Industry critics are apt to object: “Are you kidding? Profit is what pharma is all about.” Industry defenders, on the other hand, will argue that profits are essential to pay for research; without profits there will be no more great new products.
They are both wrong for, in fact, there are nonprofit pharma companies, and while they’re small, they have their special niche in the total market. Their announced goal is to break the price barriers that often keep patients in centers of poverty from being treated for lethal endemic diseases. What may have an even greater impact on Big Pharma is that at least one of these companies has a product development strategy that has the potential of upsetting the patent apple cart.
To see why, let’s take a closer look at two such enterprises, both started by visionary pioneers.
Drs. Sunil Shaunak and Victoria Hale have little in common except for their willingness to forego the profit to be made from their efforts. They arrived at their common goal by different routes—one from academic medicine, the other from a career at FDA and then Genentech, so while the “why” of what they’re doing is very similar, the “how” that led them to their current roles represents two different adventures. It’s a David and Goliath encounter which, according to Richard Gold, director of the Center for Intellectual Property Policy at McGill University, “could alter the pharma landscape.” And, as someone identified only as an “industry insider” told the Guardian of London, it could become “a huge intellectual property issue.”
David No. 1
Professor Shaunak of the Imperial College and his associate Steve Brocchini of the London School of Pharmacy formed a company called PolyTherics, which they describe as dedicated “to using biomedical polymers to optimise [the British spelling]…biopharmaceuticals for the treatment and cure of the world’s most important diseases.” People in academic medicine have a choice, Shaunak told an Imperial College journal. “They can use their ideas and creativity to make large sums of money for small numbers of people, or they can look outward to the global community and make affordable treatments for common diseases.” It’s the latter path that he and his associates have chosen.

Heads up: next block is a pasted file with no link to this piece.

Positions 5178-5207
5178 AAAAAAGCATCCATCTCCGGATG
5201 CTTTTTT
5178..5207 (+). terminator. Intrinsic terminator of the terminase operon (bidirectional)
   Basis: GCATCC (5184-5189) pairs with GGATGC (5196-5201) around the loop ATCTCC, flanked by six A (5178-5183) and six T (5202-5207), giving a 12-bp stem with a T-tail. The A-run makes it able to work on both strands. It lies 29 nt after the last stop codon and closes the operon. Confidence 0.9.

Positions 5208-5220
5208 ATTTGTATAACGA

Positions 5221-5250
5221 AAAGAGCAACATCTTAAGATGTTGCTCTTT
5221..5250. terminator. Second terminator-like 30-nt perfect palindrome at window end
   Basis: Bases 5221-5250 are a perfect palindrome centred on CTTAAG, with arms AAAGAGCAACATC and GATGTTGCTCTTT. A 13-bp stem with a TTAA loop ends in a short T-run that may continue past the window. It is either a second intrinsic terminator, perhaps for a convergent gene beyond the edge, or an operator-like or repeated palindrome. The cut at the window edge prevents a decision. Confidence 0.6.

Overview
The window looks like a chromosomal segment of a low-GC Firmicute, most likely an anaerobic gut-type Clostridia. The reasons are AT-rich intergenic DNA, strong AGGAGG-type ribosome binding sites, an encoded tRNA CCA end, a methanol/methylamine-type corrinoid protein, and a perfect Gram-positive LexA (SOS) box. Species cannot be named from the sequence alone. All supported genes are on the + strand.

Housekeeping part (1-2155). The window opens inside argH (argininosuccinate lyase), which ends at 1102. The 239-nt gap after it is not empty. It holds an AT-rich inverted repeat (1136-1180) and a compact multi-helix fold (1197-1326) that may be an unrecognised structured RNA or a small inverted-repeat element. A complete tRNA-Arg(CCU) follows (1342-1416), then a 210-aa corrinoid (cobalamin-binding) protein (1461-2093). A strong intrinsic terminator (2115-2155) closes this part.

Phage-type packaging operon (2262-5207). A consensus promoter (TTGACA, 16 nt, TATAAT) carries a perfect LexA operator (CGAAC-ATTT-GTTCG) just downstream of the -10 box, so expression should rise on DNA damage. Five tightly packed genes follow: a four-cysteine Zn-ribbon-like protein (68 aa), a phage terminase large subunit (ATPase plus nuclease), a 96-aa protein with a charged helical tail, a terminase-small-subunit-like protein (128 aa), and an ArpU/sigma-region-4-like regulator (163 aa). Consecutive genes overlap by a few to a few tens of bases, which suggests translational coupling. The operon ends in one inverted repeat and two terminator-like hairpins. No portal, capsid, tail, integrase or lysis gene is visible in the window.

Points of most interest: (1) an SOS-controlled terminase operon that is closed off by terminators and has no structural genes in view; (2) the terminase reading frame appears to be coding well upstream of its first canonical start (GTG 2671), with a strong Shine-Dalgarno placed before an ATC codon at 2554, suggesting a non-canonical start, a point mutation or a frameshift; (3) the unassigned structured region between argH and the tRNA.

The key to their drug development strategy is pegylation. This is a technique for enhancing medications, and it was used to formulate Pegasys, a Roche product for hepatitis. The active ingredient is alpha-2 interferon, to which the polyethylene glycol (PEG) polymer has been linked to make it sufficiently stable to be clinically useful. But because pegylation is a costly process, Pegasys is expensive, too expensive to make it widely affordable in countries of prevailing poverty, precisely where hepatitis is most pervasive.
What PolyTherics has done is to develop what Shaunak terms “second-generation pegylation,” which he describes as “an innovative, patent-protected approach” that he says is more efficient and therefore less expensive than that used to produce Pegasys.
Also different is the PolyTherics marketing strategy.
There are some 200 million people worldwide infected with hepatitis C, but Shaunak estimates that only one out of seven can afford the available treatment. “We have provided something cheaper and better that we can make available on the market within three years,” he says. His group is motivated, according to the School of Pharmacy of the University of London where Brocchini is on the faculty, not on their own behalf or that of their employers, but rather “by the global need for affordable medicines…In the process they have been applauded as a ‘shining example’ of how university-based scientists have a real impact on global health.”
The promise of what Shaunak calls “the ethical pharmaceutical model” led the Wellcome Trust and the British Department for Trade and Industry to help fund it. Those with long memories may recall that before the days of direct-to-consumer advertising, the US pharmaceutical industry used to refer to its products as “ethical drugs” to distinguish them from those less estimable medications that were promoted to the public. Thus, the wheel turns.